Whenever outsiders -- partners or vendors -- are granted access to corporate systems, another wrinkle is added to the already complicated paradigm that is enterprise identity and access management. An organization needs to make sure outsiders have access to key systems and data so business runs smoothly and profitably. But, at the same time, care must be taken to ensure unwanted or hostile intruders aren't gaining malicious access into corporate systems.
In reality, secure partner access is just an extension of existing access management for mobile and remote employees -- but with a few twists. Employees are already enrolled in the organization's directory service, whether Active Directory, LDAP or some other system. They're company insiders who are already part of the network, not outsiders from another network with a different IT security set up.
So, how should an organization ensure secure access for partners and vendors, some of whom work so tightly within a company that they may almost be considered employees? Should their networks be treated as hostile connections that need to be strictly filtered, or should they be added to the standard directory service and treated like regular employees?
The answer lies somewhere between these two extremes. It depends on three factors: the type and amount of data the partner needs to access, the number of users the vendor needs to access that data and the risk level of the third party.
Before considering these factors though, it should be made clear that the decision ultimately should be driven by business requirements, not security requirements. Security requirements should be dictated by the business need, not the other way around. There is no one-size-fits-all approach to secure partner access. If the business needs it, then design the right level of security to be wrapped around it based on a thorough risk assessment of corporate partners.
Secure partner access approaches
There are many approaches to providing secure access to partners and vendors, from simple firewall rule exceptions to encrypted T1 lines and SSL VPN extranets. Here are some ways to choose the best method for securing access from partners and then best practices for implementing that solution.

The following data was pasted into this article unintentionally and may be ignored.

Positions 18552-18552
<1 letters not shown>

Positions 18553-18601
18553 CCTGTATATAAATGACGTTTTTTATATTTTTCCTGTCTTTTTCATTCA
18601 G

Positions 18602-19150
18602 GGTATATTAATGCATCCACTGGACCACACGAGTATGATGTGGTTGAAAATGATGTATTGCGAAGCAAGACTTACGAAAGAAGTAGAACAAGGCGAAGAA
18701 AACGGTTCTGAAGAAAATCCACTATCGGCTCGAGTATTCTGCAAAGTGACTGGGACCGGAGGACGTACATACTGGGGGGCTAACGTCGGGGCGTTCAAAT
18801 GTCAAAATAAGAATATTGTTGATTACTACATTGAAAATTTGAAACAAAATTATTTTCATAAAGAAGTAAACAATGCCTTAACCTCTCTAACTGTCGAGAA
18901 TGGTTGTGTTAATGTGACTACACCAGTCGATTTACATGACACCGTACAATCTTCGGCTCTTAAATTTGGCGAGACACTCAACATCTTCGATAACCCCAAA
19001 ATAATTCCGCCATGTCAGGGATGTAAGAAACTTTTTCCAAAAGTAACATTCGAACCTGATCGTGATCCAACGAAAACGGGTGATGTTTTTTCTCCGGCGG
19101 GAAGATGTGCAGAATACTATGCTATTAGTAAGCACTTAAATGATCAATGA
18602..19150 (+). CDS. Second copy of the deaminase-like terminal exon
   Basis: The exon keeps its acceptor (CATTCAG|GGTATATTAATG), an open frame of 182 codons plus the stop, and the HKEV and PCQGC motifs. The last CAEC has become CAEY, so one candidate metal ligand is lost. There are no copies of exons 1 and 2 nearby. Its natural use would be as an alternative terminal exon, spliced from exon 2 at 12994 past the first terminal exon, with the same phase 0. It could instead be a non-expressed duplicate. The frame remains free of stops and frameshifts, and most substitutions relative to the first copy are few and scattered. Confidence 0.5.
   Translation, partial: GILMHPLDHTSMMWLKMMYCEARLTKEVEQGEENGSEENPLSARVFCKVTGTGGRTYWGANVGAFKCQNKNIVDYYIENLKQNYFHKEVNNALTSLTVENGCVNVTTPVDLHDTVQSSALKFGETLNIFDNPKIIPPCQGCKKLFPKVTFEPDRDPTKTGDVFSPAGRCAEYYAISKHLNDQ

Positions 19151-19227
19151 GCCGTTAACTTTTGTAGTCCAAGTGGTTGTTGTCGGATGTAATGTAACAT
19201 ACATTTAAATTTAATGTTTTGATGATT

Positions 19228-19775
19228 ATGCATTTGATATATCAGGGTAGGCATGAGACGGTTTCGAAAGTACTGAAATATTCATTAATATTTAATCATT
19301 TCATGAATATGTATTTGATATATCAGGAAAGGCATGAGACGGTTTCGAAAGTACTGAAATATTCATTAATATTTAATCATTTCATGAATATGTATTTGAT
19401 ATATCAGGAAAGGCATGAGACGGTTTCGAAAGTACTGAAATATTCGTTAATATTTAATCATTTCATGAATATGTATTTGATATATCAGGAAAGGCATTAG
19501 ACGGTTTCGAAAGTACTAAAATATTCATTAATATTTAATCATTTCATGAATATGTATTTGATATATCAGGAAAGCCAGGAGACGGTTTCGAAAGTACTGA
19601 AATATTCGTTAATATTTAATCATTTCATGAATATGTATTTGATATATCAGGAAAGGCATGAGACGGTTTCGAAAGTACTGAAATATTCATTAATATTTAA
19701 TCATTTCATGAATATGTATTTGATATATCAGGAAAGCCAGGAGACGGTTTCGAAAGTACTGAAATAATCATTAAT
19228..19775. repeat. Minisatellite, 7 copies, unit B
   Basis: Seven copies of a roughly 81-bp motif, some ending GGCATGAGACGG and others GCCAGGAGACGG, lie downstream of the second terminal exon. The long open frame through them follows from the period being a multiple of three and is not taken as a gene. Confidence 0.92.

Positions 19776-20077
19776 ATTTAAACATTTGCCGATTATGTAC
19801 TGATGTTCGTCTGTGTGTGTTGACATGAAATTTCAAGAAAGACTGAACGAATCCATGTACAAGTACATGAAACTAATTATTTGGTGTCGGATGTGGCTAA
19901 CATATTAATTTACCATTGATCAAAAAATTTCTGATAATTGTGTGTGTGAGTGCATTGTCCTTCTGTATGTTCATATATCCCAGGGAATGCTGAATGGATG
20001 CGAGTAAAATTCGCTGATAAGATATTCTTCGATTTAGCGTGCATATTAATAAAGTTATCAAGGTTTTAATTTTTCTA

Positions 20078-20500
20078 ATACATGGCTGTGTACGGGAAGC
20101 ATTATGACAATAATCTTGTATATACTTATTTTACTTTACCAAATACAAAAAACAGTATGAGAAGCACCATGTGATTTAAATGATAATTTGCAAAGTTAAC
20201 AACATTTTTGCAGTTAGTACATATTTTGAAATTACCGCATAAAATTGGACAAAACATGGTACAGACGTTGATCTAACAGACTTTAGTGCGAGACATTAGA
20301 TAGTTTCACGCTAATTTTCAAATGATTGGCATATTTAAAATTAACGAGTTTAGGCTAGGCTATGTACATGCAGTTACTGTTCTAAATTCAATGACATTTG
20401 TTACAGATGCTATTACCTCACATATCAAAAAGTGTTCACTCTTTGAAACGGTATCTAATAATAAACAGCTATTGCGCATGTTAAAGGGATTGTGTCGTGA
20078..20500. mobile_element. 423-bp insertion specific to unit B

The first step is to conduct a thorough risk assessment of the potential partner or vendor needing system access. This means assessing the third party the way you would assess your own company -- against your IT security policy. The obvious things to check are their security policies, access management systems, physical and personnel security, firewalls and security of IT infrastructure. This may require a visit to the partner's site to do a follow-up walkthrough.
This may seem burdensome, but remember, your security is linked to that of your partner. If there's a breach at your partner, and it involves your company's data, guess whose name gets in the headlines? The public -- and possibly lawyers -- don't distinguish between a company and its partner in such cases.
Next, review the risk assessment in light of the access required. These are the key questions:
- What type(s) of data does the partner need to access?
- Where does that data reside and on which systems?
- Which systems does the partner need to access and for what purpose?
- How often do they need access? Is it just for quarterly access to update software, for example, or daily access to update customer data feeds?
Partner access scenarios
The best way to illustrate best practices for secure partner access is through some examples. Here are five scenarios in order of ascending risk: a marketing company that needs access to analyze demographic data; a software vendor that needs to send periodic updates to update their software on a corporate system; a supplier that needs access to ship products; an offshore application development center and a contracted call center that needs full access to the customer database.